Later this year and in years to follow, your Los Angeles Department of Water and Power rates will go up, not down, despite the new employee contract for which city officials are uniformly patting each other on the back.
The deal with Local 18 of the International Brotherhood of Electrical Workers involves real savings for years to come, no question about it. But as DWP boss Ron Nichols said at a recent City Council hearing, the contract will not result in lower rates but rather in reduced increases.
Sorry to be a party pooper, but that's the way it is.
That's partly because only 25% of the agency's budget goes to labor costs, and the rest to an increasingly expensive mandate on securing renewable energy.
But still, your rates wouldn't be going up as much if DWP employees joined the rest of the world and contributed, out of pocket, toward their healthcare premiums. The new deal does not require that for current or future employees. They'll pay more toward their retiree healthcare costs, and 2% of the savings generated from a delay in pay hikes will go toward healthcare.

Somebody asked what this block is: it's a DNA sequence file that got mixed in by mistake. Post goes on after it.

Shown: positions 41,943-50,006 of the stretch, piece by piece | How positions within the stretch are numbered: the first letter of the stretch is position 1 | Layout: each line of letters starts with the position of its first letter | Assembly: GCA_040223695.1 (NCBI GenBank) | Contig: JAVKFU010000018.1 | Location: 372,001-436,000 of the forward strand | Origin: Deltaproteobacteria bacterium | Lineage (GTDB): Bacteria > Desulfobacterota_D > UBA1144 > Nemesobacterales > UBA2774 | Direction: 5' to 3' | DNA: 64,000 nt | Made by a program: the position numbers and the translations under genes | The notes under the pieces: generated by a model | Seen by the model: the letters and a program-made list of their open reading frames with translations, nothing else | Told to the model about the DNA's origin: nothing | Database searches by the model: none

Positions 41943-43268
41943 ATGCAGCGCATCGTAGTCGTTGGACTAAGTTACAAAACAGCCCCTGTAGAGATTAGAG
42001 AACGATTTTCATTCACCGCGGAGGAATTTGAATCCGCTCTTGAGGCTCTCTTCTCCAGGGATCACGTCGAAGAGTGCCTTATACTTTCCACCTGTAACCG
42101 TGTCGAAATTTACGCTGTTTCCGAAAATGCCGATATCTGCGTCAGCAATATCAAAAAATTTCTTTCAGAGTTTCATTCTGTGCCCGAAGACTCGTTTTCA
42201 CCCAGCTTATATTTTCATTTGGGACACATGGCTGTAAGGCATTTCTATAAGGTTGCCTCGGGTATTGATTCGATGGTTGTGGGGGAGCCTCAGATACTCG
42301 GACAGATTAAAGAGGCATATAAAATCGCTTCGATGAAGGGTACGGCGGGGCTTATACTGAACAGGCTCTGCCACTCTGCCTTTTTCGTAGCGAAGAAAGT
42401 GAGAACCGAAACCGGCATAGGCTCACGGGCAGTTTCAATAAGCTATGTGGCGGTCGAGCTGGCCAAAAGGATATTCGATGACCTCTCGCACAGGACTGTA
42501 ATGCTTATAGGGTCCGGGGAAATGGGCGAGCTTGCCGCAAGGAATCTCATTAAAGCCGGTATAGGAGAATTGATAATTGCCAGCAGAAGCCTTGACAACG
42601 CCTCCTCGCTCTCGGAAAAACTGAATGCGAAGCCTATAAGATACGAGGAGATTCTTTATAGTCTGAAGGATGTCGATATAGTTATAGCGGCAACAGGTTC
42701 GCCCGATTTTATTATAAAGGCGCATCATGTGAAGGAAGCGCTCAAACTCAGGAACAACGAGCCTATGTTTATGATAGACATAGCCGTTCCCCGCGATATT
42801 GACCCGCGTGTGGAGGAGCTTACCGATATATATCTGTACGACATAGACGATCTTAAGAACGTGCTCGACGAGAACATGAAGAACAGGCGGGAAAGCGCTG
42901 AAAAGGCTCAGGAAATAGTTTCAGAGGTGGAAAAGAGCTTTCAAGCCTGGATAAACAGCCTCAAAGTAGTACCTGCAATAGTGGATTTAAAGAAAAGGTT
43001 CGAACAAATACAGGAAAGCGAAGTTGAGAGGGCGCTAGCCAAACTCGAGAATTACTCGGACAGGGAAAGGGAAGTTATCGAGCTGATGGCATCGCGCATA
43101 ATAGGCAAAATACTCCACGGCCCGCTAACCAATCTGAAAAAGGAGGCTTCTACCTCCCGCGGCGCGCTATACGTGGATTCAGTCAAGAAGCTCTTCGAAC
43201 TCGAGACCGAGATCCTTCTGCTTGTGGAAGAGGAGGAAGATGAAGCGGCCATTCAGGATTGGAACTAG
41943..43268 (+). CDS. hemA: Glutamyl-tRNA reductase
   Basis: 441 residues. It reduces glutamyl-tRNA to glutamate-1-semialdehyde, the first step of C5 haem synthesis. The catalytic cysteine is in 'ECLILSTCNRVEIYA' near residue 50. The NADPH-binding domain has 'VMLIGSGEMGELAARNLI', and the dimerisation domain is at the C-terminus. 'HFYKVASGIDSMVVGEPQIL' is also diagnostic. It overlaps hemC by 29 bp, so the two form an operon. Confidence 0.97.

But there will be no reduction in an employee's paycheck.
"It's a real disappointment because it comes at a time when they had a real opportunity to make a difference moving forward," said Jay Handal of the West Los Angeles Neighborhood Council.
With healthcare costs rising, he said, and private sector employees bearing more of the burden, it was all the more reason to bring public employees on board. And what better time to extract such a concession than the year in which IBEW spent a fortune backing Wendy Greuel for mayor, only to see her crushed by Eric Garcetti.
With other city employees set to negotiate new contracts soon, what incentive is there for them to pay for healthcare now that DWP employees have been spared?
None, and you can look for the mayor and council members to go hat in hand to the public next November with a bond measure to pay for street repairs, if not sidewalk repairs. This despite Garcetti saying during his campaign that he didn't think we needed a sales tax increase.
But we need a $3 billion bond, or bigger?
The "back to basics" mayor, as Garcetti calls himself, apparently has no other way to pay for streets and sidewalks without that bond measure.
Will you be inclined to vote yes while your water and power rates are going up in a city that doesn't require DWP employees to contribute to healthcare premiums? A city in which 70% of all employees pay nothing for healthcare premiums?
Jay Handal, among others, has his doubts.
"People," he said, "are tired of getting hoodwinked."